Our client was a teacher in a school district who became involved in a special education due process hearing involving one of her students. Some students had “class-within-a-class” services listed in their IEP’s, but the school district refused to provide these services at the beginning of the next school year. One parent filed a due process hearing request about the unilateral cessation of this service. The school district originally listed our client as one of its witnesses, then dropped her when she advised its attorney that she’d tell the truth. Then the student’s parent listed our client as a witness. Prior to the hearing, the school district and its attorney disclosed private and confidential information from our client’s personnel file to the parent and the hearing officer so it could use these documents to impeach her testimony at the upcoming hearing. We are seeking damages from our client for violation of the anti-retaliation provisions of Section 504 of the Rehabilitation Act and the Americans with Disabilities Act, as well as Missouri privacy law.
EEOC and Pamela Perry v. Comprehensive Behavioral Health Ctr. of St. Clair County, Inc., (S.D. Ill. 2012).
Our firm recently filed a Complaint in Intervention on behalf of Pamela Perry in an EEOC employment discrimination case in federal court in East St. Louis. Our client has multiple sclerosis. Ms. Perry was a mental health counselor with 23 yrs. of experience at the Center but was discharged after her employer denied her accommodations requests. She asked for a quiet work area, a dictation program (like Dragon Naturally Speaking) so she could dictate her case notes rather than handwrite them, and the right to wear tennis shoes at work instead of painful dress shoes. All of her requests were denied. She was replaced by a person with less experience who was a personal acquaintance of the Center’s director. Our client seeks reinstatement, back pay, and damages. The EEOC also seeks policy changes at the Center to require compliance with the ADA. No. 3:12-cv-01031-WDS-SCW.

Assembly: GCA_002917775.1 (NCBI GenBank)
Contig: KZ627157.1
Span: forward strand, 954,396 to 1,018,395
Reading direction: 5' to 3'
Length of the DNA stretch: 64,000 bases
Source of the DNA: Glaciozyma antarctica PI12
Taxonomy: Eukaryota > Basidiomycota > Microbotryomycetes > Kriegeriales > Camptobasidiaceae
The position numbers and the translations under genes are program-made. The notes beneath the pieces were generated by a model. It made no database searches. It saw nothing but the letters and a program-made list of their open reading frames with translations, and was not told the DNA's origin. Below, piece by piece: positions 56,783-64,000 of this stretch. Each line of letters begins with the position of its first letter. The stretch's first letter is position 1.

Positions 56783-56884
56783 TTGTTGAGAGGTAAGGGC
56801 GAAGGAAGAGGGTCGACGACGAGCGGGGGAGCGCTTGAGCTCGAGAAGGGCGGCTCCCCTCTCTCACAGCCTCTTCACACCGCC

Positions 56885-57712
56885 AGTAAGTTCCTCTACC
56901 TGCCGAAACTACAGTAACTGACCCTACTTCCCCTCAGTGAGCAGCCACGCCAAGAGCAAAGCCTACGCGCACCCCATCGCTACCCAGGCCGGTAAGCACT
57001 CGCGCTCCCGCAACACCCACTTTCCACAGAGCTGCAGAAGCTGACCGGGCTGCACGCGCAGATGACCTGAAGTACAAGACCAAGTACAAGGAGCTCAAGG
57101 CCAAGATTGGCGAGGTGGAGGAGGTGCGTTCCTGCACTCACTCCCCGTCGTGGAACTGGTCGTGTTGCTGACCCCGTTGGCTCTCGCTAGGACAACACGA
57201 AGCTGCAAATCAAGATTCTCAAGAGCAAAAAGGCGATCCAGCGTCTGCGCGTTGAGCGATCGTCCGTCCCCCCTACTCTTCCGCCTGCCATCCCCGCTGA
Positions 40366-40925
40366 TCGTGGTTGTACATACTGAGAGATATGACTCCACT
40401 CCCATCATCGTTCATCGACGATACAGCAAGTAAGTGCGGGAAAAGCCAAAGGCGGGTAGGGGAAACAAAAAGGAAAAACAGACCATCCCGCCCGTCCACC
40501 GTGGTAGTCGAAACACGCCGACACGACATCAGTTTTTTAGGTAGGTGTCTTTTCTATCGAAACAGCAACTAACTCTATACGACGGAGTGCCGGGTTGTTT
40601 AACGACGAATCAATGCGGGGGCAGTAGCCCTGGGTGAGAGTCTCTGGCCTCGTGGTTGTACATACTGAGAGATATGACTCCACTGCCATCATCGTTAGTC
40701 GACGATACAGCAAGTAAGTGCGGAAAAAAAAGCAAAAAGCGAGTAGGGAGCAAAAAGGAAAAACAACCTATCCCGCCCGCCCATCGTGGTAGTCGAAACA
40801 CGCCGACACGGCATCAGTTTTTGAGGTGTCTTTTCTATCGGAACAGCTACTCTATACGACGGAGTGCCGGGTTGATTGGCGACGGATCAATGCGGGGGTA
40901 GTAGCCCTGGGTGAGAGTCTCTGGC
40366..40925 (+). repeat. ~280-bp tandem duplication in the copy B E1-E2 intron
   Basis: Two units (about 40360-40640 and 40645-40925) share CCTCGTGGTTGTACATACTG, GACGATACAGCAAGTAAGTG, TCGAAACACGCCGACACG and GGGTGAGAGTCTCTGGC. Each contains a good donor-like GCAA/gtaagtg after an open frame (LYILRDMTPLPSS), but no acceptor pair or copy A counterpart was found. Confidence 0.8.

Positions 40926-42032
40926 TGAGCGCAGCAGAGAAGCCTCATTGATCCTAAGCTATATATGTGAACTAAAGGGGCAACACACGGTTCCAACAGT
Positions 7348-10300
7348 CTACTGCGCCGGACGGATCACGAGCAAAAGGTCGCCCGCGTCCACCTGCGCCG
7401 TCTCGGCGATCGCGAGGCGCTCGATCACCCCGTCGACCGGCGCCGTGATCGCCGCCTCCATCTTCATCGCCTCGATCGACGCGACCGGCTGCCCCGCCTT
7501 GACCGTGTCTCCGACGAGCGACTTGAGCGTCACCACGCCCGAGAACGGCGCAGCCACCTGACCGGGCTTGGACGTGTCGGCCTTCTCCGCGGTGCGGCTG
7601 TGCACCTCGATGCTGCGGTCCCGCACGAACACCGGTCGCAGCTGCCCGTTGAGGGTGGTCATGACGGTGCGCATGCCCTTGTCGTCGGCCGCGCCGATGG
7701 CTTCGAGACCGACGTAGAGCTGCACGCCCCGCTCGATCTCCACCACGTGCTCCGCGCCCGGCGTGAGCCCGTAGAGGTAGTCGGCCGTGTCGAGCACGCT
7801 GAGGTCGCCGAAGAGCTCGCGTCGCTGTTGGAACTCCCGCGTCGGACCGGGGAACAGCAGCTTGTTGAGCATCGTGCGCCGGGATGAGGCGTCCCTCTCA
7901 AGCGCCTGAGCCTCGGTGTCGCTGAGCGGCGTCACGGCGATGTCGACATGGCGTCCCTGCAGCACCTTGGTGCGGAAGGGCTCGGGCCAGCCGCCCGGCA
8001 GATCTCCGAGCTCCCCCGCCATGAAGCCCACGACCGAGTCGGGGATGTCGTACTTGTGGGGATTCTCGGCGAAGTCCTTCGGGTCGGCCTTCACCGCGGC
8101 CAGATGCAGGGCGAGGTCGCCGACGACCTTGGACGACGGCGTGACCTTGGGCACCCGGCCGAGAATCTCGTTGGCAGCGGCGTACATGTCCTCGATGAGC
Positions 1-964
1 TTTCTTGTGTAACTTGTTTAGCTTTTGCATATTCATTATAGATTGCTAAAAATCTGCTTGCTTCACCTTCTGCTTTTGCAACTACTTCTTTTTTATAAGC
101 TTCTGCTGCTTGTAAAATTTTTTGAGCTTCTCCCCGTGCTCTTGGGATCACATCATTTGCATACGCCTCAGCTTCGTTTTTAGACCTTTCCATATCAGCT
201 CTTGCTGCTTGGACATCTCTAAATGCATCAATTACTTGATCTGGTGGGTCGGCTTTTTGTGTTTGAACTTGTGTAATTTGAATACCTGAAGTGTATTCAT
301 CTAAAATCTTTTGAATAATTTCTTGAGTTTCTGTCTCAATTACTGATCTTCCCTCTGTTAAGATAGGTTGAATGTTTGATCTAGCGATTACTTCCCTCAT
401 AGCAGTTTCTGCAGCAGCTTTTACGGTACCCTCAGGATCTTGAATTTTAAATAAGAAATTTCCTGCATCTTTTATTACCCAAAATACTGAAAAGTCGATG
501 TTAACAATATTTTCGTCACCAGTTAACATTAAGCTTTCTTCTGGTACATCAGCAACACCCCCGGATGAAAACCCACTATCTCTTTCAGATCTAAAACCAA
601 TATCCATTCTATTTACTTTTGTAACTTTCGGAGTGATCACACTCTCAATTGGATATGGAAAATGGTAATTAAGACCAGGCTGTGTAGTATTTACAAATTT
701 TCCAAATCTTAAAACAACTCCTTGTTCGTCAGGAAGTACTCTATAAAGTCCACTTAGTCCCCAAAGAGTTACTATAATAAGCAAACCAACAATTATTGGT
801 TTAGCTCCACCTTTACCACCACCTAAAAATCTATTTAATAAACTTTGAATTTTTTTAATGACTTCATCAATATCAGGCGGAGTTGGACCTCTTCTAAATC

Frazer et al. v. City of East St. Louis et al. (S.D. Ill. 2011).
In July 2011, a jury returned a verdict for our clients, two former members of the East St. Louis Fire and Police Board of Commissioners who were removed from their positions after opposing racial discrimination in the hiring of police officers in East St. Louis. The jury awarded compensatory damages and punitive damages in excess of what the plaintiffs sought. No. 3:09-cv-802-JPG-SCW.
Tarvin, et al., v. Board of Educ., East St. Louis Sch. Dist. No. 189, et al., (S.D. Ill. 2009).
Our clients are two precinct committeemen and a local union official who were employed by the school district as carpentry supervisor, and in-house detention coordinator and school security coordinator. They were demoted and suffered pay decreases because they supported candidates for school board other than those endorsed by the Democratic Party. This First Amendment retaliation case sought declaratory and injunctive relief and damages. After the District Court denied the defendants’ motion for summary judgment, the case was settled. No. 3:09-cv-655-GPM-CJP.
Bouas v. Board of Educ., Mascoutah Comm. U. Sch. Dist., Charge No. 19, (Illinois Human Rights Commission 2008):
This is an employment discrimination case against a school district which initially hired our client, a former police officer, then fired him from his campus monitor job when it learned that he received disability benefits. Our client sought reimbursement, back pay and reinstatement to the job. The case settled. Charge No. 560-2008-02929.